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  • Writer's pictureJames McGee

'Let's be careful out there...'

Sad news in the papers today. Steve Bochco, creator of some of the best and most iconic shows to come out of US television, passed away at the relatively young age of 74.

My introduction to Bochco's work began with the tremendous and unmissable Hill Street Blues, which set new standards for American cop shows. The multiple and often gritty story lines were a revelation when the show first aired and a world away from previous fare: Matlock, Cannon, Hawaii Five-0 (the Jack Lord version), The Streets of San Francisco, Kojak etc, though the latter did raise the bar somewhat due to its star, Telly 'Who loves ya, baby?' Savalas, who, up until then, was best known as a big-screen actor.

If you exclude the short-lived NBC television series that aired in the early 1960s, Hill Street Blues was the closest anyone came to adapting Ed McBain's magnificent 87th Precinct novels for the small screen.

Bochco went on to make the equally excellent LA Law, Doogie Howser MD, and the true successor to HSB, the wonderful NYPD Blue, in which the actor Dennis Franz created one of the greatest of all TV characters in his portrayal of Detective Andy Sipowitz.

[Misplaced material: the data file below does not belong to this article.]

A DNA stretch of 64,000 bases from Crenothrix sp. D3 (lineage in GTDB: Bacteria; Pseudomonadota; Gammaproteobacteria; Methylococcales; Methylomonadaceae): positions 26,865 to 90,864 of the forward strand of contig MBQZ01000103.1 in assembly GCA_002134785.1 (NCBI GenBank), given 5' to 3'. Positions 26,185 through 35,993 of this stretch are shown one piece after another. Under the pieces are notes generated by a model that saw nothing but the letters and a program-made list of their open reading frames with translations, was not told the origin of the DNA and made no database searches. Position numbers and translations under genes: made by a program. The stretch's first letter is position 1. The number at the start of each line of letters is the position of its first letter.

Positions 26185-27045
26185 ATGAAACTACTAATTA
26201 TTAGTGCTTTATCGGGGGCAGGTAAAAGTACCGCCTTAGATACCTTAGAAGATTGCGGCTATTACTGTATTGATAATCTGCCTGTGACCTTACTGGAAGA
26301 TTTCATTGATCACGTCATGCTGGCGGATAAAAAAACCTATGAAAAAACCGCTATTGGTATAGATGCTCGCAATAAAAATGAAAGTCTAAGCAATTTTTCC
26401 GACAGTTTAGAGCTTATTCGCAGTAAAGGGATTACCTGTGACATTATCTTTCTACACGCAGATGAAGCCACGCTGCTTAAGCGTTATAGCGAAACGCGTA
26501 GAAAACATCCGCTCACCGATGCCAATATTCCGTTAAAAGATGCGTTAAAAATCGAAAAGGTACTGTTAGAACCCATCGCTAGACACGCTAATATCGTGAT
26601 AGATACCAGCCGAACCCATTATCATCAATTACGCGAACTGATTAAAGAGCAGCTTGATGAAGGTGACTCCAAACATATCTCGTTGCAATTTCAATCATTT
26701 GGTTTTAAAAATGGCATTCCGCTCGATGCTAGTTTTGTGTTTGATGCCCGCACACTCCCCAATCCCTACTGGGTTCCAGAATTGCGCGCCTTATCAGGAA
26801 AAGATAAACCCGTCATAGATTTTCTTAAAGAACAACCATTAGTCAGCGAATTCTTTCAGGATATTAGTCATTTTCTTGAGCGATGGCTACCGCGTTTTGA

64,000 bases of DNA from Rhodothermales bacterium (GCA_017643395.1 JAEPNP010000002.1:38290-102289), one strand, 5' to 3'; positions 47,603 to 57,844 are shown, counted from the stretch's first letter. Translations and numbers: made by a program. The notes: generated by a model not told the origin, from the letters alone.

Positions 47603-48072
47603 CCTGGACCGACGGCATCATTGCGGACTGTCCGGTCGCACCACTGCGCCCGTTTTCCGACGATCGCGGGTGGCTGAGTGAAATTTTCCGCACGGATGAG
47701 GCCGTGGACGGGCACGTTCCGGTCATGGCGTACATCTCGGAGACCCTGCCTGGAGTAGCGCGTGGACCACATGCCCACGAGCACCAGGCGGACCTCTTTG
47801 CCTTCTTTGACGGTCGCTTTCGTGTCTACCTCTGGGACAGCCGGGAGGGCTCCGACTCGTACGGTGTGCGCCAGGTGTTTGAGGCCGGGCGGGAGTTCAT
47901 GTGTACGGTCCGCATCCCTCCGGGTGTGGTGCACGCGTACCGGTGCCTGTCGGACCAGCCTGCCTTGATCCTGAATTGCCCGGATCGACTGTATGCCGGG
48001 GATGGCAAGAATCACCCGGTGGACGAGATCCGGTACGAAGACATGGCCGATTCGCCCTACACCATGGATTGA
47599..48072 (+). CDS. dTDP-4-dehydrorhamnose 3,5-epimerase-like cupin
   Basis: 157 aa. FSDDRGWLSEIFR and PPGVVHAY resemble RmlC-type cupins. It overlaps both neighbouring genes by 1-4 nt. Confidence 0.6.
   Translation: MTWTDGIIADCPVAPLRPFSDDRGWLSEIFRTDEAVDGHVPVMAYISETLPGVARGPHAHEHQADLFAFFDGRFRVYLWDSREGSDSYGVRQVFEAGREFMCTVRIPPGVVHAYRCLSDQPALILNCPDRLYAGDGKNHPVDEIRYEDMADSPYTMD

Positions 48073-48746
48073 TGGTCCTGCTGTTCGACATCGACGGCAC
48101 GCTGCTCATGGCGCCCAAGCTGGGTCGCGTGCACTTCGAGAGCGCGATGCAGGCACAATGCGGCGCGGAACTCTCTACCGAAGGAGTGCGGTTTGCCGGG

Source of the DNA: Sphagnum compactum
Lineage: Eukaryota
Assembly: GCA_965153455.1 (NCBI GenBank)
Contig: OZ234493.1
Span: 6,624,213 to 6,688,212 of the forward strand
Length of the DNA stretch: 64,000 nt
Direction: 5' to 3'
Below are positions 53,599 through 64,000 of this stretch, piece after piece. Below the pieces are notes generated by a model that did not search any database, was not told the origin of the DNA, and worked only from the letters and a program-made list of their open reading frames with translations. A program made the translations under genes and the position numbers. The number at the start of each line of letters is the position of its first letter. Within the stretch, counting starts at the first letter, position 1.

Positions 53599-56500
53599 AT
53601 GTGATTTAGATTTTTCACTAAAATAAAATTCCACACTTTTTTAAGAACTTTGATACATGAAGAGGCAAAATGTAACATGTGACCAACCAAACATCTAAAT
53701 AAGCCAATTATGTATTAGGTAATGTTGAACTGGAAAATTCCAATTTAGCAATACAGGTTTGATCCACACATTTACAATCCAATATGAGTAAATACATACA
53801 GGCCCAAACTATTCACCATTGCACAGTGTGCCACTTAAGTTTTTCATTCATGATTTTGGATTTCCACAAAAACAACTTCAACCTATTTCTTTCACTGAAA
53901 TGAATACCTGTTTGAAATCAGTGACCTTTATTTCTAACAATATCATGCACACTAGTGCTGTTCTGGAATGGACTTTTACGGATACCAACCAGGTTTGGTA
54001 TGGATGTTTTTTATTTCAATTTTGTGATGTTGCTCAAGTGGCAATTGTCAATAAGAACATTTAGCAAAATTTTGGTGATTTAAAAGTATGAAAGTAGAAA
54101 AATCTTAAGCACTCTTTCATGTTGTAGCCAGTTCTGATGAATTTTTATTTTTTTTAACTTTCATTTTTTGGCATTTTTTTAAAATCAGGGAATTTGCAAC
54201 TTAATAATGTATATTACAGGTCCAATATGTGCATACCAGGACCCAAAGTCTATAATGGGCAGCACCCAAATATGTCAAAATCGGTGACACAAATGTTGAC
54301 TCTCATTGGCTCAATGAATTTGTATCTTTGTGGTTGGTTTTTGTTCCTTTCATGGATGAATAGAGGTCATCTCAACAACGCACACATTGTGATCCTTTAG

If Bochco hadn't come up with Hill Street Blues and NYPD Blue, it's very likely that more recent TV shows wouldn't have made it past the cutting room floor; shows such as CSI, Law and Order, The Wire, Chicago PD, Homicide: Life on the Streets, Blue Bloods, True Detective et al. You could, at a pinch, even throw in Deadwood, which was created by David Milch, Bochco's working partner on NYPD Blue. All of them carry traces of Bochco's genius.

A sad loss to anyone who values serious television drama.

If you'd like to wallow in some nostalgia, click on the photos to bring up the opening credits and those wonderful theme tunes...

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